Chai A-Z: A Full Guide to Each Type of Chai
There are many variations of chai in India from region to region based on availability of spices, as well as specific tastes and preferences of each community. We had to share a handful of these types of chai - each is beautiful and delicious in their own right.
The Redundancy of the Term "Chai Tea"
The word "chai" means "tea" in the Hindi language so by referring to chai as "chai tea", you are essentially saying, "tea tea"! This redundant name was created by American companies and validated by Starbucks, Oprah and large tea concentrate companies, often claiming to have the "best chai tea concentrate". We can equate ordering a "chai tea" to ordering a "cappuccino coffee" - sounds a little odd, right?! Saying "chai" or "masala chai" is the best way to refer to this beloved beverage of India. Having that out of the way, let’s move on to the real deal types of chai!
Chai or Masala Chai
The overarching, proper name for the traditional beverage that combines black tea, spices, milk and sugar. For a full rundown on Chai, check out Kimbala's Comprehensive Guide to Chai.
NOTE: Chai may also be used to describe black tea with milk, without any spices. Generally, this type of combination would not be found in India. In India, ordering a “chai” will result in a mixture of black tea, milk, spices, and sugar.
The spelling “karak” is interchangeable with “kadak” and is more often referred to as karak chai in Pakistan, Qatar, UAE and other Middle Eastern countries.
“Adrak” translates to “ginger” so this is essentially a ginger chai. Most popular in North India, water is boiled with freshly grated ginger & perhaps a few pods of cardamom. Black tea and sugar is then added and boiled once more. Near the end, milk is added and the mixture is then simmered for a few, final minutes.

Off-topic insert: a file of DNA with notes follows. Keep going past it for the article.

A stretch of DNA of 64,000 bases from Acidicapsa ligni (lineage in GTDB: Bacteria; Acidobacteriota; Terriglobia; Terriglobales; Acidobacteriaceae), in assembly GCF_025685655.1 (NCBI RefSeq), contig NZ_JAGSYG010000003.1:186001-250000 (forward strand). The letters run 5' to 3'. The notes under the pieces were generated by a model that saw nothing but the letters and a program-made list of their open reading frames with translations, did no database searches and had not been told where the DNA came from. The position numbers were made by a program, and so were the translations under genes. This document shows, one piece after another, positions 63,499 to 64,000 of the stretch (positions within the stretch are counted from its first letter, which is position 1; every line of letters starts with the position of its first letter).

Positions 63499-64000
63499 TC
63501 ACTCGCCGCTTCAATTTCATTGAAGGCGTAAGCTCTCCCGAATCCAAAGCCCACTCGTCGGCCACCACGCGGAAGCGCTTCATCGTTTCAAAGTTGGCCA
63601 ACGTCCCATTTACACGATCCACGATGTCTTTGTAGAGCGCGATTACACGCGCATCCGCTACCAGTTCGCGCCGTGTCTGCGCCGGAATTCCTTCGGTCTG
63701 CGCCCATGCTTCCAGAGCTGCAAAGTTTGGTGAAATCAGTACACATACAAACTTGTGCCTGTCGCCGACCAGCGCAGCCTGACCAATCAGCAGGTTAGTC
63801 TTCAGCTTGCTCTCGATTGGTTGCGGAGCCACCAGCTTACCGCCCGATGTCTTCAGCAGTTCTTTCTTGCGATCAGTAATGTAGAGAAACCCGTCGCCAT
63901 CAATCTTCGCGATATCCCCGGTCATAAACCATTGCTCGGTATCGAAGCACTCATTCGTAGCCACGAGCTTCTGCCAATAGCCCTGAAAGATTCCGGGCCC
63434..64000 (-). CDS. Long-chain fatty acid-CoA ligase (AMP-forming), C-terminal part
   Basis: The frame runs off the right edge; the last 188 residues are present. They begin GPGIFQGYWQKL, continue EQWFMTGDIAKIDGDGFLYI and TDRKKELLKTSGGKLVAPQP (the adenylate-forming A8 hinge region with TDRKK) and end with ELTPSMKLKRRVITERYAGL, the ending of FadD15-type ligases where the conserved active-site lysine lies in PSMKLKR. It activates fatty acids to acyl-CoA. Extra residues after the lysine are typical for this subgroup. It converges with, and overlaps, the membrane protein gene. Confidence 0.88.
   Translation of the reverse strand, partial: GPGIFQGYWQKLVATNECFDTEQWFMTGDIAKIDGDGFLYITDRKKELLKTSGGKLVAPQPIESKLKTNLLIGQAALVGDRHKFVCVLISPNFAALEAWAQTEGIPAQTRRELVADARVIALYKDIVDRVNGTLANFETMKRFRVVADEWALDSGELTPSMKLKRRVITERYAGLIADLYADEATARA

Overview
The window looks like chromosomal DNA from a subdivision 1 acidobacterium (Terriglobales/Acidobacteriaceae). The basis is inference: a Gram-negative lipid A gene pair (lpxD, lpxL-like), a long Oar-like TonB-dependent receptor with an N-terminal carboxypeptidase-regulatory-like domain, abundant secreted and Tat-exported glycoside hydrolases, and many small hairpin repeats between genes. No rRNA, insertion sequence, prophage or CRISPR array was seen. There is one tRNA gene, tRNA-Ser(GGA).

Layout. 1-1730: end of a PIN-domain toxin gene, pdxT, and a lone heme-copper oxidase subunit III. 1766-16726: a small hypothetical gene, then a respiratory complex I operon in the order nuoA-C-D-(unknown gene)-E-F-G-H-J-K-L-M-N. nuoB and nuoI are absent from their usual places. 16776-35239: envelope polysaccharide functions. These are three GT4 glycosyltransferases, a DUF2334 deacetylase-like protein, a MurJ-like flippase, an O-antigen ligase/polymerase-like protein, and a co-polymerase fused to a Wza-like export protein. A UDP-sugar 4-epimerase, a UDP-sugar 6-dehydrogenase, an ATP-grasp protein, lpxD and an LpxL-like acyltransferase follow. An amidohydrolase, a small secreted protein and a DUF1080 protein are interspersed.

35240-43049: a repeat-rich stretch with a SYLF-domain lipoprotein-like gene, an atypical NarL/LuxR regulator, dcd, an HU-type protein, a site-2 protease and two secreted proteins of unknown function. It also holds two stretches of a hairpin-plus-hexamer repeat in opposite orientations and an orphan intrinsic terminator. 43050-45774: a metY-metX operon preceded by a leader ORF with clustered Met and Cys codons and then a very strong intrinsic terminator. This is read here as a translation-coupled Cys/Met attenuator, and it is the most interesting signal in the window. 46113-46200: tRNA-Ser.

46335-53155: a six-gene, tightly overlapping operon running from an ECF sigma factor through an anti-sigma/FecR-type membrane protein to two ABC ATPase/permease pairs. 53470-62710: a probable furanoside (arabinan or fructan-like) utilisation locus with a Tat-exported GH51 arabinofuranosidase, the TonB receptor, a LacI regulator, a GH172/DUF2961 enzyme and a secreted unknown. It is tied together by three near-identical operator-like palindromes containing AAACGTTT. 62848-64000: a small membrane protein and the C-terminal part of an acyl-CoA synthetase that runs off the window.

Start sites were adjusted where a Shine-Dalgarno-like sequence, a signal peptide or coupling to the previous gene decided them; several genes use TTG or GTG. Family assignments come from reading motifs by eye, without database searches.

Adrak chai offers spice and warmth from the ginger, also offering many immune system and digestion benefits.
Summer temperatures in India are HOT and the humidity is very real - drinking adrak chai in summertime may not be the most ideal but it is perfect on a cooler day on its own or with snacks.
Most popular in the state of Kerala in South India, this chai is made by boiling black tea, sugar, and maybe also clove, cardamom, and cinnamon, with a squeeze of lemon or lime added at the end.
Adding a mint or basil leaf is also common to enhance the herbal flavor and aroma. There is NO milk in this chai and it should be brewed to a lovely golden color.
Sulaimani chai is said to be a great digestive stimulant, the perfect end to a heavier meal.
This chai is also commonly found in Hyderabad, India and is very popular in Dubai due to its Arab roots.
“Elaichi” means cardamom, and this tea is a delightful cardamom chai. This chai combines black tea, crushed cardamom pods and sugar in water brought to a boil. Milk is then added and the mixture is kept simmering for a bit more time.
Elaichi chai has been a staple for thousands of years due to the many benefits that accompany the use of cardamom: aids in digestion, can detoxify the body, and can boost immunity to battle a common cold.
Kimbala Chai Assamica is modeled after a traditional elaichi chai.
More accurately known as Noon Chai but also referred to as Pink Chai or Salt Tea - ‘Noon’ means ‘salt’ in the Kashmiri language.
Noon chai combines Green Tea (a large quantity and preferably from Assam), water, whole milk, baking soda (just a pinch!) and a dash of salt. The bright pink color of noon chai is achieved by the chemical reaction between the tea and baking soda, along with a slow cook time.
Before the use of baking soda to achieve the pink color was discovered, brewing noon chai required hours of non-stop ladling the liquid to reach the desired color! All this according to a true Kashmiri named Asma.
Cutting is a term used in Mumbai that translates to "cut in half," but it is also understood across India to indicate that you would like half an order of chai. Similarly, if you ask for a “one by two”, this will yield (2) half portions of chai, meant to be shared by two people. This terminology came about as a way to enjoy multiple cups of chai throughout the day, while still moderating the total amount of caffeine and sugar.
Cutting chai also falls seamlessly in line with the foundation of chai as a humble, special drink that facilitates connection and conversation.
With chai’s rich history and the many different kinds that exist based on region and preference, there are many options available to try and enjoy. Explore Kimbala's collection of chai beverages and concentrates for an easy, convenient and fresh taste of authentic chai.